November 25, 2012; Toronto, ON, Canada; Toronto Argonauts cornerback Ahmad Carroll (8) makes a tackle on Calgary Stampeders slotback Nik Lewis (82) at the Rogers Centre. Toronto defeated Calgary 35-22. Mandatory Credit: John E. Sokolowski-USA TODAY Sports

Calgary Stampede Lives On Despite Massive Floods

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One of the longest-running annual events in the world will still go on as scheduled despite massive flooding.

The 101st Calgary Stampede is still planned to begin on July 5th after the Canadian city has suffered some disastrous flooding that’s taken out power and turned fresh water into a limited resource.

President Bob Thompson announced Monday the Stampede will run as scheduled from July 5-14.

“We have pumped millions of gallons of water from our facilities, scraped the mud from our tarmac, commenced the clean-up of our park, all to welcome guests from around the world,” he said.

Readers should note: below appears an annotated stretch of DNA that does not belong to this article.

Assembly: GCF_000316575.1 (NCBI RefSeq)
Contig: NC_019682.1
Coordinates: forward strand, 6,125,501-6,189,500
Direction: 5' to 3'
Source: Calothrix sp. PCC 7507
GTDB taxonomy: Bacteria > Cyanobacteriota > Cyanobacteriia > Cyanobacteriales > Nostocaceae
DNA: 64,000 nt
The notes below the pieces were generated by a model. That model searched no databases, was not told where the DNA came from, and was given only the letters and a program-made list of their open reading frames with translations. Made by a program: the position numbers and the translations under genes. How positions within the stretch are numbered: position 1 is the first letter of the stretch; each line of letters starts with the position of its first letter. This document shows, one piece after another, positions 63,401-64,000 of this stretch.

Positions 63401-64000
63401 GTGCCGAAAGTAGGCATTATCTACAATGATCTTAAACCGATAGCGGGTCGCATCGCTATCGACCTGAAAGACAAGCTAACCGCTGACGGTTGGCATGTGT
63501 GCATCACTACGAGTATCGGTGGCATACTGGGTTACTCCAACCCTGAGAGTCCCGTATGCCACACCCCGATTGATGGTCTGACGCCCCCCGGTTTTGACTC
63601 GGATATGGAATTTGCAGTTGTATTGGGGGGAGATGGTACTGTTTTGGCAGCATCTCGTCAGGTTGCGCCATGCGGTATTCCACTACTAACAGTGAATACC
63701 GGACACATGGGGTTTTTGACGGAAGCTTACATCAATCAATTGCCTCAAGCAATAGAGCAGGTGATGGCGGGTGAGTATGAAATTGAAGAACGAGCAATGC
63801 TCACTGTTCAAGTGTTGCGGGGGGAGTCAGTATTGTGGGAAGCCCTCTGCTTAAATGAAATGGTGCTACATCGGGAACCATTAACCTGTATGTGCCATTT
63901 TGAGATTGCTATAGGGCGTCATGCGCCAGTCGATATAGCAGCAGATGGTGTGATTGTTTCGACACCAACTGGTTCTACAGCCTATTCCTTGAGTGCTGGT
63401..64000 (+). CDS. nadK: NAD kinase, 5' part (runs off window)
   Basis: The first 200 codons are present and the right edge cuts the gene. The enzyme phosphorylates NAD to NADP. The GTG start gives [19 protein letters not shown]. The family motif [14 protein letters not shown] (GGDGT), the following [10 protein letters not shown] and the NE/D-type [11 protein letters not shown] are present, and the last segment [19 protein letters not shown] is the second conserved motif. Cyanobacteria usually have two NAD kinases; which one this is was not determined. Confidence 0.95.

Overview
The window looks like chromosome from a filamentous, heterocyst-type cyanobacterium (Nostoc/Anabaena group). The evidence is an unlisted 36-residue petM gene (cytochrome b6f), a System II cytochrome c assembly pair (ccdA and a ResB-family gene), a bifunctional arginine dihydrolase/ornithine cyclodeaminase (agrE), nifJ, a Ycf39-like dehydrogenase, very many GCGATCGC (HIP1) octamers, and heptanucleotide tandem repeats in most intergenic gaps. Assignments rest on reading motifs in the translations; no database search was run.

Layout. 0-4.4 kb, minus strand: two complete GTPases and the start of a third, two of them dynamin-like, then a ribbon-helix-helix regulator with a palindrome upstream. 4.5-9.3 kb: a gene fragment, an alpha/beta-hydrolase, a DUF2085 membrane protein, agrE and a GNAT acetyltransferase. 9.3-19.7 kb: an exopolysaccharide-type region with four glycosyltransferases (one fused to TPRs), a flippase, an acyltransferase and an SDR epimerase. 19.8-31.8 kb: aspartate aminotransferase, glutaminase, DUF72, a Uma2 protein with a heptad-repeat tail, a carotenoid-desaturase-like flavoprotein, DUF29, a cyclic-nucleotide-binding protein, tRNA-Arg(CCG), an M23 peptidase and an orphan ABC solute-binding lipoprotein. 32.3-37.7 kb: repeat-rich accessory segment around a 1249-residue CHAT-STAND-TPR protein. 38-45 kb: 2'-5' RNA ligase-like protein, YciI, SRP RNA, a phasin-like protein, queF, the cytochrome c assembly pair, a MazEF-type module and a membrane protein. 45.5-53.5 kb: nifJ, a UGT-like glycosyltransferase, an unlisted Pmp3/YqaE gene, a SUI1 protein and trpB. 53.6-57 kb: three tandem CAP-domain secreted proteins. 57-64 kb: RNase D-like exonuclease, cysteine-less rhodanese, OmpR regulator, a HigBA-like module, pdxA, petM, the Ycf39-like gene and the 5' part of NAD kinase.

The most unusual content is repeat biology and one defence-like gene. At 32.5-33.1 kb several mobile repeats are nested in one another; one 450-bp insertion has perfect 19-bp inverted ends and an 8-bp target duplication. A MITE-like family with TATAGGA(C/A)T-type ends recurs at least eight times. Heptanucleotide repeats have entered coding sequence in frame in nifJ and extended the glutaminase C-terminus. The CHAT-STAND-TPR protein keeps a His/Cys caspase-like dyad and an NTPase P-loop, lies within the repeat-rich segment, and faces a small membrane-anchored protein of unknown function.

One of the most impressive notes is the event has always gone on every single year after its inception.

“Throughout our entire history we have never cancelled a show, despite two wars and a Great Depression – 2013 will be no exception,” said Thompson.

The Calgary Stampede is one of the world’s largest rodeo shows that houses well over one million fans every July, taking place for 10 days.

It’s the province’s biggest tradition, which can certainly be seen by its Canadian Football League team being called the “Stampeders.” Their home, McMahon Stadium, was not threatened by the floods.

According to the article, the event brings in over $300 million.

The Calgary floods have been going on all weekend killing three people and forcing at least 75,000 people from their homes. Many places in Calgary are entering the recovery period, but it’s expected to take years to rebuild.

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